Prostate cancer doesn’t cause erectile dysfunction, but the treatment typically does. Depending on which type of treatment you undergo, ED can last a few months to a few years. As a result, questions about just how prostate cancer and sex will go together in this new stage of life are common. The following are three ways to navigate your expectations and your options.
Understand the treatments.
The first thing to understand is that the incidence and severity of ED after prostate cancer will depend on the strength of your erections before prostate cancer and the type of treatment you experienced. The most common treatments for prostate cancer are surgery, radiation therapy and hormone therapy, and each are associated with different degrees of ED.
Surgery. Sources indicate that in most instances after a nerve-sparing prostatectomy, erectile dysfunction can be experienced for up to two years following the procedure. The duration of ED depends on the stage of cancer, how much of the area outside of the prostate was impacted, and the skill of the surgeon.
Radiation Therapy. In radiation therapy, erectile dysfunction doesn’t happen immediately after treatment but comes on gradually within approximately six months. If more sophisticated treatments, such as brachytherapy, intensity-modulated radiotherapy or 3-D conformal radiotherapy, are used, the risk of ED may be less.
Hormone Therapy. Hormone therapy can result in both ED and decreased sexual desire based on the how the therapy reduces testosterone in the body. Both side effects can start to occur two to four weeks after therapy begins.
Start the healing process between prostate cancer and sex.
Being informed about each treatment and its effects will help set expectations and stop you from getting discouraged or stressed. And, armed with knowledge, you can start working on recovery and solutions.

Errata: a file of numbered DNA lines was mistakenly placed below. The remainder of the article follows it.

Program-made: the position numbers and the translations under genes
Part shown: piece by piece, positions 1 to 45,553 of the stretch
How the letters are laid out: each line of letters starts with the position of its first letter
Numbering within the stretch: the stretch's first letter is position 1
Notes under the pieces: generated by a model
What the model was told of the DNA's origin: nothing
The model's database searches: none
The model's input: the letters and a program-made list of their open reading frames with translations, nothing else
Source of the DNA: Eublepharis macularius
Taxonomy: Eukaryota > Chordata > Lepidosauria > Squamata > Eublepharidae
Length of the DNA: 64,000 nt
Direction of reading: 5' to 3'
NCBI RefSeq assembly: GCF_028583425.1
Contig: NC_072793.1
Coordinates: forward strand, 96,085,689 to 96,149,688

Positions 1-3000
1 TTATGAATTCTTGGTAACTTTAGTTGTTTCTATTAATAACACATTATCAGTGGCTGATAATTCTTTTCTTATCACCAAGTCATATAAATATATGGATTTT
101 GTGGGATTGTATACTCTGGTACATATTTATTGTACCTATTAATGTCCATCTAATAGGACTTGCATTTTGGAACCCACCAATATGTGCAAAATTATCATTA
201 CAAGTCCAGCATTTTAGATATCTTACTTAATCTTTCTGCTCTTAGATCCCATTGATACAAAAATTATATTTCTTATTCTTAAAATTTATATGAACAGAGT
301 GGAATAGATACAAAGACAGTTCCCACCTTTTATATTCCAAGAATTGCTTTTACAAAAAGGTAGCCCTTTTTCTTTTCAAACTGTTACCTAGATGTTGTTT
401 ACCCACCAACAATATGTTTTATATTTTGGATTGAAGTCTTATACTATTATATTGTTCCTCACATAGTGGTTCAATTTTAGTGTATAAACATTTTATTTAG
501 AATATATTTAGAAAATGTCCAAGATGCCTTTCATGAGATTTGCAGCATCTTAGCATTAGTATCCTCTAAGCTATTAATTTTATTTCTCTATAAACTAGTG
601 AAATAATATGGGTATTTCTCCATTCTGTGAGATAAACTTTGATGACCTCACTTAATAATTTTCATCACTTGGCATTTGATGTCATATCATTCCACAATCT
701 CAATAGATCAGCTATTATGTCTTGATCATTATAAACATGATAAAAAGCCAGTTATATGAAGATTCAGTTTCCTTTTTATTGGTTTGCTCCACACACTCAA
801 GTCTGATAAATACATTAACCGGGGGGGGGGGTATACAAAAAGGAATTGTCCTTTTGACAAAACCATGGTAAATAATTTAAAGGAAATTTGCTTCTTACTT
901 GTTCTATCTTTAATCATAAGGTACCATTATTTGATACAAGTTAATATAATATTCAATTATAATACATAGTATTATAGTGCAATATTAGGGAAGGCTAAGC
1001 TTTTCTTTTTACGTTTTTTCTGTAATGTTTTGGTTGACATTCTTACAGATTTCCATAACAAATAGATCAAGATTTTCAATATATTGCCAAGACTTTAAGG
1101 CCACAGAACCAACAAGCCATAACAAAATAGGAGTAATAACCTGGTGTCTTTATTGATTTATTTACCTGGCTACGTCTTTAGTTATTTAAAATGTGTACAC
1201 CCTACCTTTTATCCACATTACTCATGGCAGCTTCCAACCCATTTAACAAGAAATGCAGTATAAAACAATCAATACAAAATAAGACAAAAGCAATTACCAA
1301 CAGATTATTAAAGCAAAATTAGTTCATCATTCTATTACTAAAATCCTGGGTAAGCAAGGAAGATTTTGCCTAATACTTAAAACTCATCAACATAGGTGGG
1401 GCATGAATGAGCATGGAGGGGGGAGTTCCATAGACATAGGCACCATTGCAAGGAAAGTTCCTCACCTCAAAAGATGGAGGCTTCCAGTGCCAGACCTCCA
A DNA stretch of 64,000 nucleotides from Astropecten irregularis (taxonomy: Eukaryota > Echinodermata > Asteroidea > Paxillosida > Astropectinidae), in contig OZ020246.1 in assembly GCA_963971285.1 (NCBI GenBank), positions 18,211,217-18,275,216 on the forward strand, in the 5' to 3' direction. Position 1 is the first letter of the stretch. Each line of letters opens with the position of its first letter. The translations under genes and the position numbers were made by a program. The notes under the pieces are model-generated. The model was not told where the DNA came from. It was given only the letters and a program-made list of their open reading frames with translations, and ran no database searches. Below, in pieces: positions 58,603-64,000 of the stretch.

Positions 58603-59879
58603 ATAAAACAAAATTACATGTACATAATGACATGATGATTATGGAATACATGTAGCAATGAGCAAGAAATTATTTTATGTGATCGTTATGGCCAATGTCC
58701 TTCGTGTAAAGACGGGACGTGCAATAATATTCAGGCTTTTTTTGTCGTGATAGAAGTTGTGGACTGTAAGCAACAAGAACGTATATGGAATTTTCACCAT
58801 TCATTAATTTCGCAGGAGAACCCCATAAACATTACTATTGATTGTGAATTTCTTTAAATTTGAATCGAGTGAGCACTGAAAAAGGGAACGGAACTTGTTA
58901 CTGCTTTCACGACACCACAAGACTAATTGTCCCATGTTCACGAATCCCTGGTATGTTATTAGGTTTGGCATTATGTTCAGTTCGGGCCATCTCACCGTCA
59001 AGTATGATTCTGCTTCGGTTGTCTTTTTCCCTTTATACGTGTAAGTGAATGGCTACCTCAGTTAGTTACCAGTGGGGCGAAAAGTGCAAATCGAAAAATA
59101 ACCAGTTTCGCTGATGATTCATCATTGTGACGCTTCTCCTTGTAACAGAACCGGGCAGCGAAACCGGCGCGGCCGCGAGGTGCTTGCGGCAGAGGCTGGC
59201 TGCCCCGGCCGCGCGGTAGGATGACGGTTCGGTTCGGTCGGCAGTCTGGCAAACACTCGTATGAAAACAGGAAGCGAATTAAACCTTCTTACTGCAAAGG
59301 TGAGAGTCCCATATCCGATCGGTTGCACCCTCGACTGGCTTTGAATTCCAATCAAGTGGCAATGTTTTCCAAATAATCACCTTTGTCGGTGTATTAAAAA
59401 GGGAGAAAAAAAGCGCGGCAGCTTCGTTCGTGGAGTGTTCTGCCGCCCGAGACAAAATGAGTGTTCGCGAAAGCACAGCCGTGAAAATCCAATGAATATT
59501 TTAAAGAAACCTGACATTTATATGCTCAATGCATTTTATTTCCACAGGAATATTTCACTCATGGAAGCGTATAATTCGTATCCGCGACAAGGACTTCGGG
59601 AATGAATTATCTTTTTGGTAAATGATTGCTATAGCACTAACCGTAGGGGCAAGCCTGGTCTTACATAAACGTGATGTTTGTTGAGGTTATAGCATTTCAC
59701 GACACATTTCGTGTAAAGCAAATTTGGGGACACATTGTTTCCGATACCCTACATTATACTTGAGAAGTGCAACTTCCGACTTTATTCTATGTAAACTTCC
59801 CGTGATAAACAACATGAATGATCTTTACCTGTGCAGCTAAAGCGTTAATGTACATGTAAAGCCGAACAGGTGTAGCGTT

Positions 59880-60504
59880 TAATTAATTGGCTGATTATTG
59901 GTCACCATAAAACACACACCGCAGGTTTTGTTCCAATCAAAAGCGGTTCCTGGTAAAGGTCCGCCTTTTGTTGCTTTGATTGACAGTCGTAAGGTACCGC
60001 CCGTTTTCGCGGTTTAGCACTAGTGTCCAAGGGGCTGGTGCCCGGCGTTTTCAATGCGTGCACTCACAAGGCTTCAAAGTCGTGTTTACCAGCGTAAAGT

During this time, it’s important to remember that movement equals healing. Experts report that in recovery, the penis needs activity. If you’ve undergone surgery, the nerves surrounding the prostate may be damaged or removed, resulting in scar tissue build-up that can actually cause the penis to contract or shrink.
According to the Prostate Cancer Foundation, a vacuum therapy device can help promote penile health and strength and prevent loss of length associated with the development of scar tissue.
A vacuum therapy device or penis pump can be purchased discretely without a prescription and involves placing an acrylic tube over the penis. One end is held firmly to the base of the penis using lubricant, while the other end is attached to a battery- or manually-powered pump. The pump creates negative air pressure, or a vacuum, that draws blood into the penis, creating an erection. Once the erection is achieved, a support ring is slid from around the acrylic tube and placed around the base of the penis holding the erection in place.
If you experiment with a penis pump and as you continue navigating the new terrain of prostate cancer and sex, it’s important to be optimistic. The Prostate Cancer Foundation reports positive outcomes of using a penis pump, citing one study that found that only 23% of men who used a penis pump properly twice a week, starting one month after surgery for a total of nine months after a radical prostatectomy, complained of decreased length and girth of the penis.
Other studies reported by the National Institutes of Health, confirmed the safety and tolerability of penis pumps as rehabilitation for patients after radical prostatectomy, and that penis pumps improved ED in 84% to 95% of patients.
Sex after prostate removal is possible, and understanding your treatment, rehabilitating the penis through vacuum therapy, and being positive can all make a significant difference. To learn more, browse our blogs and download our free ebook, Prostate Cancer and ED: What You Need to Know.